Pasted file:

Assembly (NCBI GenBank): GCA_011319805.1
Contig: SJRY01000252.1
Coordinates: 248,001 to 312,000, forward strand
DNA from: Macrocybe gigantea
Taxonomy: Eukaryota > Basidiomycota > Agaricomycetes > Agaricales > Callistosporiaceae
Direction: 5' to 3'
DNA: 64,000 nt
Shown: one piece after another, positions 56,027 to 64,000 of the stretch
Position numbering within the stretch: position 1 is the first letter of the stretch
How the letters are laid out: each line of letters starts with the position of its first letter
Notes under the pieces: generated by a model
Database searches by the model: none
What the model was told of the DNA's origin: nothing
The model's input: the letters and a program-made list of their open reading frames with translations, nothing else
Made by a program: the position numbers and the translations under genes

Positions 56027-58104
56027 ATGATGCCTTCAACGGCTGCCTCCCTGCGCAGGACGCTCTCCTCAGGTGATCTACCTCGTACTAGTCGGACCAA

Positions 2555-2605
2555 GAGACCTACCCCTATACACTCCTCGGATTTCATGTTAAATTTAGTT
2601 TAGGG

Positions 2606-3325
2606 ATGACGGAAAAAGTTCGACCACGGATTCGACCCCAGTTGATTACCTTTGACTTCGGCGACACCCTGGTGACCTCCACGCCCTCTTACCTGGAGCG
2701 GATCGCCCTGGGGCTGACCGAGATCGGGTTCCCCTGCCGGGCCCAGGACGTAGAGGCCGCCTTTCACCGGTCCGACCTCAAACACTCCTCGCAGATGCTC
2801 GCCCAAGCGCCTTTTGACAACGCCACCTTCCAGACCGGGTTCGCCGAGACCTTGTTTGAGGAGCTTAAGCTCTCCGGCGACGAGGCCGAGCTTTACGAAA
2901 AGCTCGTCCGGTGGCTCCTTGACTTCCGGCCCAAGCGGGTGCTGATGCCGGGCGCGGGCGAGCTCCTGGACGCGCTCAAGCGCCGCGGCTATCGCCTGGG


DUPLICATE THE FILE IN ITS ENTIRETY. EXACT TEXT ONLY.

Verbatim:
Assembly (NCBI GenBank): GCA_011319805.1
Contig: SJRY01000252.1
Coordinates: 248,001 to 312,000, forward strand
DNA from: Macrocybe gigantea
Taxonomy: Eukaryota > Basidiomycota > Agaricomycetes > Agaricales > Callistosporiaceae
Direction: 5' to 3'
DNA: 64,000 nt
Shown: one piece after another, positions 56,027 to 64,000 of the stretch
Position numbering within the stretch: position 1 is the first letter of the stretch
How the letters are laid out: each line of letters starts with the position of its first letter
Notes under the pieces: generated by a model
Database searches by the model: none
What the model was told of the DNA's origin: nothing
The model's input: the letters and a program-made list of their open reading frames with translations, nothing else
Made by a program: the position numbers and the translations under genes

Positions 56027-58104
56027 ATGATGCCTTCAACGGCTGCCTCCCTGCGCAGGACGCTCTCCTCAGGTGATCTACCTCGTACTAGTCGGACCAA

Positions 2555-2605
2555 GAGACCTACCCCTATACACTCCTCGGATTTCATGTTAAATTTAGTT
2601 TAGGG

Positions 2606-3325
2606 ATGACGGAAAAAGTTCGACCACGGATTCGACCCCAGTTGATTACCTTTGACTTCGGCGACACCCTGGTGACCTCCACGCCCTCTTACCTGGAGCG
2701 GATCGCCCTGGGGCTGACCGAGATCGGGTTCCCCTGCCGGGCCCAGGACGTAGAGGCCGCCTTTCACCGGTCCGACCTCAAACACTCCTCGCAGATGCTC
2801 GCCCAAGCGCCTTTTGACAACGCCACCTTCCAGACCGGGTTCGCCGAGACCTTGTTTGAGGAGCTTAAGCTCTCCGGCGACGAGGCCGAGCTTTACGAAA
2901 AGCTCGTCCGGTGGCTCCTTGACTTCCGGCCCAAGCGGGTGCTGATGCCGGGCGCGGGCGAGCTCCTGGACGCGCTCAAGCGCCGCGGCTATCGCCTGGG